Leadership Monday: Know When to Keep Your Distance

July 20, 2015

 

How about a teaching moment today?

 

There’s lots of talk in fundraising about the importance of nonprofits forging deeper, more intimate relationships with their donors. In theory and in practice it makes good sense. The stronger the relationship is the better chance you have to keep donors and get them to increase their gift-giving, right?

 

What if donors want less of a relationship with you? It’s a scary, but realistic thought. It’s also your responsibility as the leader of your nonprofit to teach your staff to be sensitive to those among your donors who don’t wish to have anything more than what is known as a transactional relationship with you.

 

The fact is that there are times where additional “non-fundraising contact” with donors has no impact or even results in decreased giving or loss of donors.

 

It’s important, I think, to teach staff (and to keep in mind yourself) that not all donors may be as wrapped up in your mission as you are. Some, maybe even most of them, just want to give and that’s all. they don’t want to be invited, much less attend, a luncheon with other donors. They probably aren’t all that interested in having a private one-on-one with you either. Hard to believe, I know, but true in many instances.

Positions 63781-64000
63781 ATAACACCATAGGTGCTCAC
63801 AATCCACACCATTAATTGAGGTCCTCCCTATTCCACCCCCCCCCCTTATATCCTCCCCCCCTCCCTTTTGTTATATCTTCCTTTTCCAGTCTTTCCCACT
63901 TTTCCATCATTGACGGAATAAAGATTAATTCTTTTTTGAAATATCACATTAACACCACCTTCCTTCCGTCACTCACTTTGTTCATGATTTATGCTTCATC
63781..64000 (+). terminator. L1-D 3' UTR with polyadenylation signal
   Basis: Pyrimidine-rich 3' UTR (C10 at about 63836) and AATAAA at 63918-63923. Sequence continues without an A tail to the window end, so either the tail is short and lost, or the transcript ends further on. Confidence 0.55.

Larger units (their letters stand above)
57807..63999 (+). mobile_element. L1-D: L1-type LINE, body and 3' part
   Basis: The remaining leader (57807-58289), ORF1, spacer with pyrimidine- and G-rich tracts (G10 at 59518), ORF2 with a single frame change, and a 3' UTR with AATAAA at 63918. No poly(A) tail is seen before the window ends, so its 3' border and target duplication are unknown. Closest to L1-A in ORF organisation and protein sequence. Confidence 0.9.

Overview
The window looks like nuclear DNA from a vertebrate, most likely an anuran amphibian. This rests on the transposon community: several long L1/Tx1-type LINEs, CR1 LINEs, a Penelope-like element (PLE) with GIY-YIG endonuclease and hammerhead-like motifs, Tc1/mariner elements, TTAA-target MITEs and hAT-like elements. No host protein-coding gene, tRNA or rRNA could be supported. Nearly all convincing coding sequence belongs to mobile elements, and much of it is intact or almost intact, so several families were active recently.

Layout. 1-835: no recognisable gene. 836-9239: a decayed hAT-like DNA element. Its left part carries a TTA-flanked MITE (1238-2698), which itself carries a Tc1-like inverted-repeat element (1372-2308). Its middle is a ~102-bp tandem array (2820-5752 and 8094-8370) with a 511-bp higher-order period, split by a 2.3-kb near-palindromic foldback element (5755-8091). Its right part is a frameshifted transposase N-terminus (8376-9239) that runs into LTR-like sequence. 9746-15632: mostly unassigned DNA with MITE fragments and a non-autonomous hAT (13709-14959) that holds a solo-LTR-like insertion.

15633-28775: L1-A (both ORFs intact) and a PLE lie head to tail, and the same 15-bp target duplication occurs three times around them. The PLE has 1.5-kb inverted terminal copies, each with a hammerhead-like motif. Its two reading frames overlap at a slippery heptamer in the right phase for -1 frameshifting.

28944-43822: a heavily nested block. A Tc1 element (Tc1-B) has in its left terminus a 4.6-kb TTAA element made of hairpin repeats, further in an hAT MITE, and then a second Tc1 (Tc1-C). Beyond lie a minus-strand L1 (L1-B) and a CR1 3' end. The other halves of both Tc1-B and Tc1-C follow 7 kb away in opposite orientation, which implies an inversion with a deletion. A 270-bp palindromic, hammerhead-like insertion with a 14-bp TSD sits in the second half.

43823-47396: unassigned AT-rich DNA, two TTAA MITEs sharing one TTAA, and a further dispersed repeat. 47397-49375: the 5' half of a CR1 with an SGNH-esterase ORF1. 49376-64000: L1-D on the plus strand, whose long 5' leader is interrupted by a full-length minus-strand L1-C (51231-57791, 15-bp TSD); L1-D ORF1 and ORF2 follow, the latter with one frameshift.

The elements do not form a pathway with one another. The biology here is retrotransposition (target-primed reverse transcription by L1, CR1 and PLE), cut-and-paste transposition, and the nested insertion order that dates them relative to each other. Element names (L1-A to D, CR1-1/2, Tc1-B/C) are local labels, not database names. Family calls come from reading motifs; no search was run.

Having said that, it’s also true that there will always be those donors seeking lots of connection and information. The more you give them what they seek the deeper their generosity will be.

 

Sadly, the above sentence is the exception (otherwise, fundraising would just be too easy).

 

So remember, for a majority of your donors your job is NOT relationship building — it is being able to recognize and handle a low-connection relationship  the right way. It’s giving just the right amount of attention without crossing the line to too much. It means telling clear and compelling stories. It also means being thankful for support, but not overly so.

 

Anything more may be crossing the line into what these particular donors feel is intrusiveness.

 

Finally, remember this type of donor is probably never going to become one of your super heroes, but, if treated properly, will be a dependable donor who can be counted upon time after time as long as you don’t try to get too close. And you know what? That’s okay!

 

 
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